Somewhere around 2,500 years ago, a fermented beverage of tea, sugar and a symbiotic colony of bacteria and yeast was first brewed in a place we now call Manchuria. In 414 A.D., Dr. Kombu from Korea brought kombucha to Japan as treatment for the Japanese emperor Inkyo. The word for tea in Japanese is cha, so the literal translation is Dr. Kombu’s Tea.
Kombucha has survived and spread across the planet, handed down from one brewer to the next for over two millennia, enduring droughts, famines, wars, migrating families, sugar rations, tea shortages, thousands of years of civil and industrial revolutions, and, presently, our own American Food and Drug Administration. This beverage has gained in popularity in the United States since the early 2000s and is a household name for health food aficionados and beyond nowadays. But its true setting for over 2,000 years was in the closets and pantries of homes all over Eurasia, not in the drink coolers at the grocery store.
While the cultural and familial traditions around kombucha are many, and many lost, the story surrounding this Korean tradition has been preserved. In Korea (back before there was North and South, so this applies to the entire area), kombucha was preserved and brewed by an elder woman, the matriarch of the family. When any woman of this family is due to wed, the gift given is a scoby directly from the matriarch’s kombucha stash for the bride to begin brewing with her new family.
Scobys symbolized connection to family roots as this Korean tradition spread kombucha around the country and beyond as families moved here and there. It’s a cultured drink to keep your culture alive.
Furthermore, kombucha symbolizes commitment and ability to change and adapt.
In order to brew kombucha you have to commit to the process of feeding the scoby, which means you need clean water, a fire source, ample amounts of tea and sugar and a desire to take care of the scoby like you would a house plant or a pet. The scoby needs a home, which could be a glass jar or ceramic vessel of some sort and a dedicated shelf-space or countertop spot.
You can pour off ready-to-use kombucha and brew a new batch every 14-17 days usually, depending on temperature and the time you have available. If it does not brew long enough, then there are fewer health benefits, and if it brews too long then the desired flavor might be lost to an overgrowth of acetic acid (what we taste in apple cider vinegar). The level of commitment to brewing is reflected in the kombucha’s flavor and health benefits.
The ability to adapt and change is proven with each batch made. Every batch starts off as four ingredients but comes out as one thing: kombucha. It adapts according to the temperature of its home, the amounts of tea and sugar in any given batch, the time it is given to ferment, additional ingredients added in for flavor, and all the other things going on in the home around it whilst it sits and brews.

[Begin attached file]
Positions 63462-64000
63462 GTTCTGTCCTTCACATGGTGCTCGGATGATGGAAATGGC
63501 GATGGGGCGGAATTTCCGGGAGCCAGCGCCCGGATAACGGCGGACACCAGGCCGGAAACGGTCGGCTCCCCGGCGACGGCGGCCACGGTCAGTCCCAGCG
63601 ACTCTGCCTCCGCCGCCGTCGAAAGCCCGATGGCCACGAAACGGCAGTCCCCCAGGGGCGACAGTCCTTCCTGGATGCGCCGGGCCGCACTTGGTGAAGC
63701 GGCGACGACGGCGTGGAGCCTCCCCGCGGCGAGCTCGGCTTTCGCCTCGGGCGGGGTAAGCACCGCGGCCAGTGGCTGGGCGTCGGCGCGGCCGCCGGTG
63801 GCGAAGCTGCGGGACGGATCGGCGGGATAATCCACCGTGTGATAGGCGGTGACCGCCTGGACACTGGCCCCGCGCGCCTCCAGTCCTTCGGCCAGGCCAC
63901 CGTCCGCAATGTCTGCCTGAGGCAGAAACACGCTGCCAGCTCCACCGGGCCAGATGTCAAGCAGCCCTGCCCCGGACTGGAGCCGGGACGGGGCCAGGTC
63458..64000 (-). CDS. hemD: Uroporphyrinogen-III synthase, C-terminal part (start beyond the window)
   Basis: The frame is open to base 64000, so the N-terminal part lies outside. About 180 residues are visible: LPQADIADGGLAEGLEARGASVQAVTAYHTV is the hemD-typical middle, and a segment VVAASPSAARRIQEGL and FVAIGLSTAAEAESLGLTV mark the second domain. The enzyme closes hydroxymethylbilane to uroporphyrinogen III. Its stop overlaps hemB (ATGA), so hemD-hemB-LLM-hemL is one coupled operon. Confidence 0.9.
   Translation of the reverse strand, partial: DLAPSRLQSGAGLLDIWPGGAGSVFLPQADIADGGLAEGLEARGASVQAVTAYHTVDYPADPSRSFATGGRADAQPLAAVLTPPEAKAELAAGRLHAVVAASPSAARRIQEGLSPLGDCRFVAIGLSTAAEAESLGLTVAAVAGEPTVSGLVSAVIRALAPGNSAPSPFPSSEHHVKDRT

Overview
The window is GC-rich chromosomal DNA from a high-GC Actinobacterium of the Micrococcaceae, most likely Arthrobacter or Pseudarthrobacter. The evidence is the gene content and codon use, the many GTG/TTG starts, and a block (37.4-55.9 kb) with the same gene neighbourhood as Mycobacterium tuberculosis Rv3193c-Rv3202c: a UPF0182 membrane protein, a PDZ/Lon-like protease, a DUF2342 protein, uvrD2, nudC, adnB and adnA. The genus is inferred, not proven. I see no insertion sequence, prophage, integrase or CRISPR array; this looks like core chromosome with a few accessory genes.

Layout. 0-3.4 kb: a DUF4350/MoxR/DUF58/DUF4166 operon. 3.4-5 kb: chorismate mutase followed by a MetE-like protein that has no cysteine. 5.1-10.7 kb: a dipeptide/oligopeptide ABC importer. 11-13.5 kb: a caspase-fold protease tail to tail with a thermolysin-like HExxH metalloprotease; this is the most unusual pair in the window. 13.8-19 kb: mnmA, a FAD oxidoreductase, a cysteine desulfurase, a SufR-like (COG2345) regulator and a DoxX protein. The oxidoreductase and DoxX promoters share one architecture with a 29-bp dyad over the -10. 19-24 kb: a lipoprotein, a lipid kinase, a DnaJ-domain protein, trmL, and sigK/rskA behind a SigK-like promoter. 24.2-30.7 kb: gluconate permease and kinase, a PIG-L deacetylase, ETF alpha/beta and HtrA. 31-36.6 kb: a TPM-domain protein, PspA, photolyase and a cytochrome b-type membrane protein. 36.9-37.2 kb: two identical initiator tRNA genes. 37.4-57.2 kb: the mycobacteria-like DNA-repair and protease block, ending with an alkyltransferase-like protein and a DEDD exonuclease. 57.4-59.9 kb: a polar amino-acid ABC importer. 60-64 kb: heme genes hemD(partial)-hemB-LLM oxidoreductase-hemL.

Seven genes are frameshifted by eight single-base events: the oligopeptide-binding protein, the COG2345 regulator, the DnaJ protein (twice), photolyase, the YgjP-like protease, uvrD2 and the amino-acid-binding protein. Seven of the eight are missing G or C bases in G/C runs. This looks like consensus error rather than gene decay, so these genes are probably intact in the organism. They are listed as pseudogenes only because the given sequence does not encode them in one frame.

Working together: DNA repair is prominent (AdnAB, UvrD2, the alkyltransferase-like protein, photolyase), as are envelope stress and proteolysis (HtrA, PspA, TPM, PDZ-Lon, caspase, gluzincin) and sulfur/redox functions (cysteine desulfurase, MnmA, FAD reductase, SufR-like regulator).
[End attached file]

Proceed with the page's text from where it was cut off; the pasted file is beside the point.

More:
The scoby replicates itself each time a new batch is brewed, so it is self-sustaining as long as it is fed good water, tea and sugar and given a good brew spot. Kombucha continues to survive and spread as long as we as humans are committed to taking care of it and hand it out to people who want to grow their own.
Another of the many reasons kombucha has survived millennia are its health benefits. Many have seen changes in their health attributed to drinking kombucha. Kombucha is full of enzymes, B-vitamins, amino acids, nutritives, detoxifiers and probiotics. While some may argue the benefits, the truth is, each batch will be different, each scoby will be different than the next, and every scoby, just as every human, utilizes nutrients in different ways. The list is endless as to reasons health benefits can vary. Check out the book Kombucha – Healthy Beverage and Natural Remedy from the Far East by Gunther Frank for more info.
Probiotics in general are what kombucha is most famous for. They can communicate up to three times faster than our nervous system signals, so if we start drinking a probiotic drink and think, “I am doing something healthy for myself,” that message is now moving three times faster through our cells than the previous message which may have sounded something like, “Oh man, I feel sick, like I’m not going to get better.” I know which message I want my cells sounding off on.
Kombucha has survived because it is an authentic balancing health tonic that reminds us of our healing, commitment, adaptability and culture. It feels at home in our closets and pantries, and that is where it will continue to be found as long as we take our health in our hands.
Begin Within. Keep Kombucha Homebrewed & Healing. Be Well. Be Sound.
Author: Geoff Lamden is a sound therapist at Continuum Healing and co-founder of Sacred Springs kombucha.